The Challenges of Plastic Recycling
Metals from used or end-of-lifecycle products have long been recovered for industrial reuse to some extent. Unlike metals, however, plastic recycling requires a much higher degree of costly manual processing, and even then the quality of most of the resulting materials is suitable only for new non-durable everyday items, toys, trinkets, and landfills.
The reason is because of the purity of the plastic recovered. Modern home appliances are composed of a variety of plastics that, when recovered, must be completely separated from each other one by one. The separated plastics also include plastics of varied levels of deterioration due to many years of existence.
Many recyclers simply extract the metals and grind all of the plastics together into chips, then hand them over to external specialists. Mitsubishi Electric, however, set out to become the number one specialist in the field. Persistent research and development into new types of automated plastic separation and processing technologies and equipment have paid off in breakthrough proprietary systems that have ushered in the age of large-scale recycling of high-purity plastic.
Mitsubishi Electric is literally defining the age of sustainable recycling in Japan, defying conventional wisdom, and demonstrating that a recycling-based society is an obtainable goal. While building on its expertise in plastic recycling, the company will also continue seeking new methods for more efficient recovery of rare metals, in order to realize its ultimate goal of complete recycling of all materials from old products.
Creating an Industrial-Grade Recycled Materials Business
Soon after Mitsubishi Electric established Hyper Cycle Systems just over a decade ago, management became convinced that the key to transforming Japan into a sustainable, recycling-based society would be the practical—and therefore profitable—recovery of high-purity plastics that can be reused in the manufacture of new products capable of meeting the standards of durability and safety consumers demand.
From an industrial perspective, Mitsubishi Electric perceives a recycling-based society as one where recycled materials are a manufacturing company's veins, which flow into its arteries of new products. This view calls for a completely new type of "sustainable recycling" industry, one where materials reclaimed from old products are processed into new, industrial-grade "raw materials."
This new field specializes in extracting the maximum amount of marketable materials. It also provides further benefits to society by offsetting the enormous consumption of petroleum and other resources, as well as negative environmental impact, of mass manufacturing new products from completely new materials.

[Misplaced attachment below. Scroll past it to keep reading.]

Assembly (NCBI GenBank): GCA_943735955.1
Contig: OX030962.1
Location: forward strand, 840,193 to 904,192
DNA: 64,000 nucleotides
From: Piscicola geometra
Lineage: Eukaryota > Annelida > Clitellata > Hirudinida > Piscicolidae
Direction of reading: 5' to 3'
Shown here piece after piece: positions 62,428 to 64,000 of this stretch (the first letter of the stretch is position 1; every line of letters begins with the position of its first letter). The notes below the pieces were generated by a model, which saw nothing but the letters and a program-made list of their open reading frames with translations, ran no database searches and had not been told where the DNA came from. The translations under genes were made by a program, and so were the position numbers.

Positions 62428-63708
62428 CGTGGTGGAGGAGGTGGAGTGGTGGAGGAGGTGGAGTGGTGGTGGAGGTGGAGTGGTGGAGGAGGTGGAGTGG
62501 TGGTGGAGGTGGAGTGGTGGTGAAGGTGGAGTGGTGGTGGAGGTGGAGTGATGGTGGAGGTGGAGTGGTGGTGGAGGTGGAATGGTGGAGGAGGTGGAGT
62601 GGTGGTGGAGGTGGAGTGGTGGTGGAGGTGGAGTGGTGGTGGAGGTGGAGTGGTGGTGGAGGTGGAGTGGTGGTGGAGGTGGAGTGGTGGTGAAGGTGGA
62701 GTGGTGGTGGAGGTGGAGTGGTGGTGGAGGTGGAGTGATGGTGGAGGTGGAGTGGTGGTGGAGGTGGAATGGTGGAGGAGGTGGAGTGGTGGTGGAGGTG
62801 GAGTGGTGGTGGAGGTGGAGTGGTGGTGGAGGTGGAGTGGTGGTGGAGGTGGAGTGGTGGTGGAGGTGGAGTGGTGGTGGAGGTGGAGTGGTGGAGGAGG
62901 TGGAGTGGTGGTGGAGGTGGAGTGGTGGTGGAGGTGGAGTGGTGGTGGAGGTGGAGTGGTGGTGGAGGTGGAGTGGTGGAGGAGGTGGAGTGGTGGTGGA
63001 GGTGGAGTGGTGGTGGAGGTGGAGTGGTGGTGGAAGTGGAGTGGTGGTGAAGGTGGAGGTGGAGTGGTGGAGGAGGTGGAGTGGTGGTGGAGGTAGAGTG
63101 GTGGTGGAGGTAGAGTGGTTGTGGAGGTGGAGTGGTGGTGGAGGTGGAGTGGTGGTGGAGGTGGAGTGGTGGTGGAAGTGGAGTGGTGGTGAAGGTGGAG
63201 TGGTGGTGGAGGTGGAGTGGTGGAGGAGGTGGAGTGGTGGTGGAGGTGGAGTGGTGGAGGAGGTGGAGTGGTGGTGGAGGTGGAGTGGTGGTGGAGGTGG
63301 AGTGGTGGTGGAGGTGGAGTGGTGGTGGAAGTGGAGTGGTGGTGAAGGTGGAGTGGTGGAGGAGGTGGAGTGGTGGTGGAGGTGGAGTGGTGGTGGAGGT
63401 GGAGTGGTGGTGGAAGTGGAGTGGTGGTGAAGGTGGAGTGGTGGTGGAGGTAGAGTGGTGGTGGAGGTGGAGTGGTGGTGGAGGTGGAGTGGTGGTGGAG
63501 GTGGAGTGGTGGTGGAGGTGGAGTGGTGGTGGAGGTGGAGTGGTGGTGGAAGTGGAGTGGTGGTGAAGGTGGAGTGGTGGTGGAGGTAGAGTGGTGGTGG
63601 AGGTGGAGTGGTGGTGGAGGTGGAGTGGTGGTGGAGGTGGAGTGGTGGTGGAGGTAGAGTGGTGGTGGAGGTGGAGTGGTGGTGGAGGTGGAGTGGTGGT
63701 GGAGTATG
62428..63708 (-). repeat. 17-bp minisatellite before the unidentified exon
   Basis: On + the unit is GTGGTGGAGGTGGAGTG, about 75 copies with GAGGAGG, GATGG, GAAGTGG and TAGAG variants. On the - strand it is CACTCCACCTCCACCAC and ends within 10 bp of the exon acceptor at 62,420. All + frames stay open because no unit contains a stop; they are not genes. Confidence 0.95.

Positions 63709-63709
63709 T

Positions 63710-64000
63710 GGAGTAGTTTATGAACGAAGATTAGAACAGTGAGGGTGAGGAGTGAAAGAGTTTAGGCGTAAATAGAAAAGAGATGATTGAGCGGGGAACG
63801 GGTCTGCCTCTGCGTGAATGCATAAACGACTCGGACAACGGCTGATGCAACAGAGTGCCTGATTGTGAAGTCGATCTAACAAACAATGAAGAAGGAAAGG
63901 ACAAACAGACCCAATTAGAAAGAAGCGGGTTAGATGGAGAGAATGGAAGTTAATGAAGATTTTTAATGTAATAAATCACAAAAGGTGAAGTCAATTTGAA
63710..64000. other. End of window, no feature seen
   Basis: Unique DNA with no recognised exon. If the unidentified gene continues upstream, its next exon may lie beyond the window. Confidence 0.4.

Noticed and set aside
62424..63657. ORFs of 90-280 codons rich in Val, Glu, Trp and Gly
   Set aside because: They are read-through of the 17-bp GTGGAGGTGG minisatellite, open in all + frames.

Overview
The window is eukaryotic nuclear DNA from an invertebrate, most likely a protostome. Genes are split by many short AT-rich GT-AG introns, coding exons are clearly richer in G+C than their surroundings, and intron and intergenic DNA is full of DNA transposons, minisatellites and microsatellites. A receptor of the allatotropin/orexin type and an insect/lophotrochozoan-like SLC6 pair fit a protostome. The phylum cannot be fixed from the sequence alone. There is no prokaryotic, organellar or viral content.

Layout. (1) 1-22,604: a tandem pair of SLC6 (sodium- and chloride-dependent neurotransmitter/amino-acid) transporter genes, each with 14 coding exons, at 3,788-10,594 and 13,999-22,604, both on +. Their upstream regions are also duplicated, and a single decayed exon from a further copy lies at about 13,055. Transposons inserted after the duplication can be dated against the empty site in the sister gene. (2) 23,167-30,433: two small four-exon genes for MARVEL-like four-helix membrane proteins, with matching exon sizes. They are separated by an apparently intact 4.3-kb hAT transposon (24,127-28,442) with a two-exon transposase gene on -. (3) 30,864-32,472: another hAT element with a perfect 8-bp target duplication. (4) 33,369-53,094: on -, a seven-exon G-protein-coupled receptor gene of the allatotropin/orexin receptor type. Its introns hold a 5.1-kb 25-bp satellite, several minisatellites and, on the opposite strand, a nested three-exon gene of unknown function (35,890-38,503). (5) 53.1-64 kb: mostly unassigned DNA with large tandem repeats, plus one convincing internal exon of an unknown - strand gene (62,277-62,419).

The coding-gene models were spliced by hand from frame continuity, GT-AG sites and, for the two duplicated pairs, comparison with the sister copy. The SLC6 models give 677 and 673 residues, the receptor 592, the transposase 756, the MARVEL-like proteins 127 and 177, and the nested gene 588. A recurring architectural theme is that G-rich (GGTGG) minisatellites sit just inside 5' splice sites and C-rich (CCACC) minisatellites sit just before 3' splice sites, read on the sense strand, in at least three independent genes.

The 80% Tipping Point
Mitsubishi Electric's mission to make plastic recycling practical and profitable called for fresh ideas and unprecedented technology-based solutions. From the outset, Hyper Cycle Systems was a working laboratory at which engineers and technicians across a variety of Mitsubishi Electric Group concerns convened to collaborate, experiment and tinker, and prove concepts through trial and error.
While developing technologies and establishing the best practices for recovering as many materials from old products as possible, and with highest levels of purity, they placed extreme emphasis on rapid development of machinery and techniques designed to defy the existing limitations preventing more than a miniscule 6% plastic-recovery rate.
Proprietary technologies for separating different plastics by specific gravity and by electrostatic properties succeeded in recovery of the three main types of plastic used in home appliances—polypropylene (PP), polystyrene (PS) and acrylonitrile-butadiene-styrene (ABS)—at purity levels exceeding 99%.
Experimental industrial processes to improve efficiency and profitability, combined with chemical engineering to reinforce the durability of recovered plastics, demonstrated impressive increases in the recycling rate along the way, until ultimately a 80% rate of recovery of industrial-grade plastics created a tipping point.
It set the stage for the opening of Green Cycle Systems in 2010, Japan's first large-scale high-purity plastic recycling concern, which represents a major step forward in Mitsubishi Electric's goal to establish a completely new, sustainable recycling industry.
Sustainability at Work
The collective workforce of Hyper Cycle Systems and Green Cycle Systems forms the living embodiment of Mitsubishi Electric's original guiding principle to create a workplace that everyone would be proud of. Everyone includes the local communities in which the company's recycling centers operate.
An open corporate culture encourages visitors to observe "sustainable recycling" first-hand. They note the clean and comfortable work environment made possible by advanced Mitsubishi Electric building systems technology that keeps air quality safe. They inquire about the high-tech machinery and automated processes that Mitsubishi Electric's factory automation technologies bring to bear.
In addition, they learn that great successes are possible when like minds collaborate to shatter preconceived notions. Most of all, they take pride in knowing that a recycling-based society is one with new opportunities for the next generation of architects of a sustainable tomorrow.
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